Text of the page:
Oregon’s offense needs to use its speed to impact Michigan State’s ability to adapt at the line of scrimmage, which is the Spartans' best defensive asset. If Oregon can incorporate an element of nastiness to its vicious offensive attack, the Ducks should come away with a huge victory over the Spartans.

 

Follow Jason Gold on twitter @TheSportsGuy33. 

Read more College Football news on BleacherReport.com

How Do the Oregon Ducks Prepare for Michigan State's Ferocious Defense?

Flash versus smash. That is the only suitable way to categorize the showdown between the third-ranked Oregon Ducks and the seventh-ranked Michigan State Spartans...

Read the full article on Bleacher Report...

Updated Recruiting Odds: Where Will Stud WR George Campbell Land?

George Campbell is a 4-star wide receiver out of the Sunshine State. This stud is making his college decision very soon between LSU, Florida State and Florida. Bleacher Report's College Football Analyst Michael Felder breaks down the odds of where Campbell will commit. Where do you think he will land? 

Check out the video and let us know!

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Throwback Thursday: LeGarrette Blount Punches Boise State Player After Loss

Chip Kelly had the Oregon Ducks in the national championship contention every year when he was the team's head coach, but his tenure there got off to a rough start.

On Sept. 3, 2009, Oregon lost to Boise State in Kelly's debut as Ducks coach. The 19-8 loss wasn't a great way to start his tenure in Eugene, but it's what happened after the game that overshadowed his debut—and not for a good reason.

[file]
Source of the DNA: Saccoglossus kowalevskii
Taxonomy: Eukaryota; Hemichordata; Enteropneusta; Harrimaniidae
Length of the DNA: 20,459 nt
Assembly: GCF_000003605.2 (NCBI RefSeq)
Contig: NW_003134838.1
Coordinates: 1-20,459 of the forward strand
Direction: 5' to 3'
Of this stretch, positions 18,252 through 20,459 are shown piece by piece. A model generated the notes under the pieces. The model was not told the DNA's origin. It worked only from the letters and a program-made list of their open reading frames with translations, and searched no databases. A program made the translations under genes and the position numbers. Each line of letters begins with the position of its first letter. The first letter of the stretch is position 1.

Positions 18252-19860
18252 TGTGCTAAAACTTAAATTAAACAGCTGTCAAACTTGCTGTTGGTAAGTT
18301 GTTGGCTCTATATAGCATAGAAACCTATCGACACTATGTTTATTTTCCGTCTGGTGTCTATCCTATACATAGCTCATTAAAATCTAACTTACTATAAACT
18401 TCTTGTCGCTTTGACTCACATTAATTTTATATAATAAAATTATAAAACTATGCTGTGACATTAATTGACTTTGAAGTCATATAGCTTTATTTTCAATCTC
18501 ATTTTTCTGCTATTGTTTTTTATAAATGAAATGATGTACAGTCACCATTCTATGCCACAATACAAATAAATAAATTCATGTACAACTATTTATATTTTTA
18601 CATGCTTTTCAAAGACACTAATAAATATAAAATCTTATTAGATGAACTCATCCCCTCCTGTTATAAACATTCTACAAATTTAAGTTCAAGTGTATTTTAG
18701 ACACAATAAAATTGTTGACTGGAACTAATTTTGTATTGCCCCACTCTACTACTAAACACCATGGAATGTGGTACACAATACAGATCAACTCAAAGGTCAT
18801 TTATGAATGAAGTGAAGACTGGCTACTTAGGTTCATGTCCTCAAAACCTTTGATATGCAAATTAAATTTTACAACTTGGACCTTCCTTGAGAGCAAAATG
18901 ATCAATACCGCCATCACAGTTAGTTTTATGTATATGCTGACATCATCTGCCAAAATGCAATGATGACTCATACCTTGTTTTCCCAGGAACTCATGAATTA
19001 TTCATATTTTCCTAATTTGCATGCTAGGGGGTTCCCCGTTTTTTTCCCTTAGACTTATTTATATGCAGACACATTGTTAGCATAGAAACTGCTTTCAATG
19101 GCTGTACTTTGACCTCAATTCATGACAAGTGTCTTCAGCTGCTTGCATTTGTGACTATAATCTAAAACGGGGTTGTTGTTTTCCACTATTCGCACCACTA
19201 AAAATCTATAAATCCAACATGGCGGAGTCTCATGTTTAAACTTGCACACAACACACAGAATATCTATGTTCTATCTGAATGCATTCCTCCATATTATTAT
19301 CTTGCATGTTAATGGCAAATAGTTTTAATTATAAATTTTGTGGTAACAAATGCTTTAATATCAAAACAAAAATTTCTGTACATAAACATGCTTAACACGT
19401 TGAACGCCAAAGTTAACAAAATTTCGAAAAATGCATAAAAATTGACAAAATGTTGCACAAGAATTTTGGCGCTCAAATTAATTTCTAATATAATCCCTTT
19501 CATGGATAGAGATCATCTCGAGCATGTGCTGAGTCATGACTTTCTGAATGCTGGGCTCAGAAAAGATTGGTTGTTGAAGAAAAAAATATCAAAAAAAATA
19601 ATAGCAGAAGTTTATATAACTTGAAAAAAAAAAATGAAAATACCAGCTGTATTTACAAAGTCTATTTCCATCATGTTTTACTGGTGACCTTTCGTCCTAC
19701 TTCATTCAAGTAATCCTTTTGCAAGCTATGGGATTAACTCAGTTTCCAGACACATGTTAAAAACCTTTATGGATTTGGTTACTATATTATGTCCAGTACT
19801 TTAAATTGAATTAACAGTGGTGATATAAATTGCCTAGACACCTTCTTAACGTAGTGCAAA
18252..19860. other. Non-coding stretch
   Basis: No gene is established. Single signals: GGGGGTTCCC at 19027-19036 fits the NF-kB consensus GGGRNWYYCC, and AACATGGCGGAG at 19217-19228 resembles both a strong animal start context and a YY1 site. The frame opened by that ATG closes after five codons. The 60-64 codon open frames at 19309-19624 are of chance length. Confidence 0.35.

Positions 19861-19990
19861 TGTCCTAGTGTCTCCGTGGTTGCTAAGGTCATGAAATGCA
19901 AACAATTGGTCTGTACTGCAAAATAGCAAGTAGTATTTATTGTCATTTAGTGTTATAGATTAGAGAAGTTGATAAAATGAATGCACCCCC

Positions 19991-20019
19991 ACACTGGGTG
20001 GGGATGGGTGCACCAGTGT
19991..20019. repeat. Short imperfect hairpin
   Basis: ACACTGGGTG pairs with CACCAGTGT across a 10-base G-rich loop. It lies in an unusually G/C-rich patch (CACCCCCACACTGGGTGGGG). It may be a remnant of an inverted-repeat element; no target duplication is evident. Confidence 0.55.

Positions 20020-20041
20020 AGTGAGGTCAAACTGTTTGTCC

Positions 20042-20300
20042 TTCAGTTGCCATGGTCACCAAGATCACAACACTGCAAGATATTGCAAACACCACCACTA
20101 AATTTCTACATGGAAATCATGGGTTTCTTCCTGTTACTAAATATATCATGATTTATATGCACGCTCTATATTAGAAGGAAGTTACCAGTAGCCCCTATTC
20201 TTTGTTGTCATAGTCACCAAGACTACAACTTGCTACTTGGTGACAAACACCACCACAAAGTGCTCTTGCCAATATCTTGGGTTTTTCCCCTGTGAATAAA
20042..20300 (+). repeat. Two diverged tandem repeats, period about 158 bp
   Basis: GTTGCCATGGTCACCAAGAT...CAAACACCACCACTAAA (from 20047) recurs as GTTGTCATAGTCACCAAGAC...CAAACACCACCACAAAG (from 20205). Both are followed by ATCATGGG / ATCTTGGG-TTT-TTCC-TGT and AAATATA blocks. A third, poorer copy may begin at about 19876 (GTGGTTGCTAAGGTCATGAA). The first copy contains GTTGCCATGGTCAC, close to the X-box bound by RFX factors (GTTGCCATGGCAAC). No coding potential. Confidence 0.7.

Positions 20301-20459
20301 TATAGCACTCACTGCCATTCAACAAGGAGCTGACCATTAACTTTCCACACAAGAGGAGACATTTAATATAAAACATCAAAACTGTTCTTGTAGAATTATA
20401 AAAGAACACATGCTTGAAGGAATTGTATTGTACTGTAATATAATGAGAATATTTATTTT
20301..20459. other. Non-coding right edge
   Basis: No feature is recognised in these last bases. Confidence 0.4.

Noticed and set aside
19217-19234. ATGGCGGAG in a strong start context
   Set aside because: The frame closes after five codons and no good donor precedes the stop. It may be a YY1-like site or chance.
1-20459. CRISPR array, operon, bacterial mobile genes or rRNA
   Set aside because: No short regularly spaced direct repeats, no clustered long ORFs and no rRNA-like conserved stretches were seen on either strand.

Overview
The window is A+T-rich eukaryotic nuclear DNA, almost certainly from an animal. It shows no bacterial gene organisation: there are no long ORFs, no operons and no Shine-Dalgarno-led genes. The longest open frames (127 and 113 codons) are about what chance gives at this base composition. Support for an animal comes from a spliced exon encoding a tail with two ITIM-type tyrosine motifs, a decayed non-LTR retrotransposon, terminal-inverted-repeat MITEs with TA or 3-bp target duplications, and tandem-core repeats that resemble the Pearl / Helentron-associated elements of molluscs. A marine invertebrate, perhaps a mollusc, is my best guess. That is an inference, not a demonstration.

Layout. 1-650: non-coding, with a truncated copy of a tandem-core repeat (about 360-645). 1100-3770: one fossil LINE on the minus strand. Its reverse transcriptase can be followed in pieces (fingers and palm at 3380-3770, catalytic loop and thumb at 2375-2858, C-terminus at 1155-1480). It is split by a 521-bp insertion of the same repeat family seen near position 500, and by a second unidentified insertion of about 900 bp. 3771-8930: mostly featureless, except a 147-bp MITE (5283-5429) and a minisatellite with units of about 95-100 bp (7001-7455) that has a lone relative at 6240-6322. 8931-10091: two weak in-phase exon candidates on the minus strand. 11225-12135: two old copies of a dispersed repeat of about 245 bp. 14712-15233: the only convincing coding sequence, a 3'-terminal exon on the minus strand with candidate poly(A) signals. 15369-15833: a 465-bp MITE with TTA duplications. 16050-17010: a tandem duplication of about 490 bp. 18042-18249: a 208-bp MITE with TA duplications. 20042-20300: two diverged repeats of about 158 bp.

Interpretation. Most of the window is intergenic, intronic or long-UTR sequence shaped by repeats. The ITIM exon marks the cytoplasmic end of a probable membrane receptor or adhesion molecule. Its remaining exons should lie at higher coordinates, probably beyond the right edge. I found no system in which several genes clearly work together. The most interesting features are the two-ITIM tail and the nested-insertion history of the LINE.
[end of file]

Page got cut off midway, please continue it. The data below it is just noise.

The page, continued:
After the game, Ducks running back LeGarrette Blount—who finished the game with negative rushing yards—punched Broncos defensive end Byron Hout in the face. Blount even got into it with the fans on his way off the field. Thankfully, this incident did get even uglier.

Kelly quickly decided to suspend Blount for the rest of the season. However, Blount ended up playing in Oregon's final two games of the season, including the 2010 Rose Bowl against Ohio State.

The punching incident certainly didn't help Blount's draft stock; the running back went undrafted. 

[YouTube]

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Are the Georgia Bulldogs National Championship Contenders?

After a strong week from Todd Gurley and the Georgia Bulldogs against Clemson, Bleacher Report College Football Analysts Adam Kramer, Barrett Sallee and Michael Felder discuss their National Championship potential.

Do you think they can make it all the way?

Watch the video and let us know!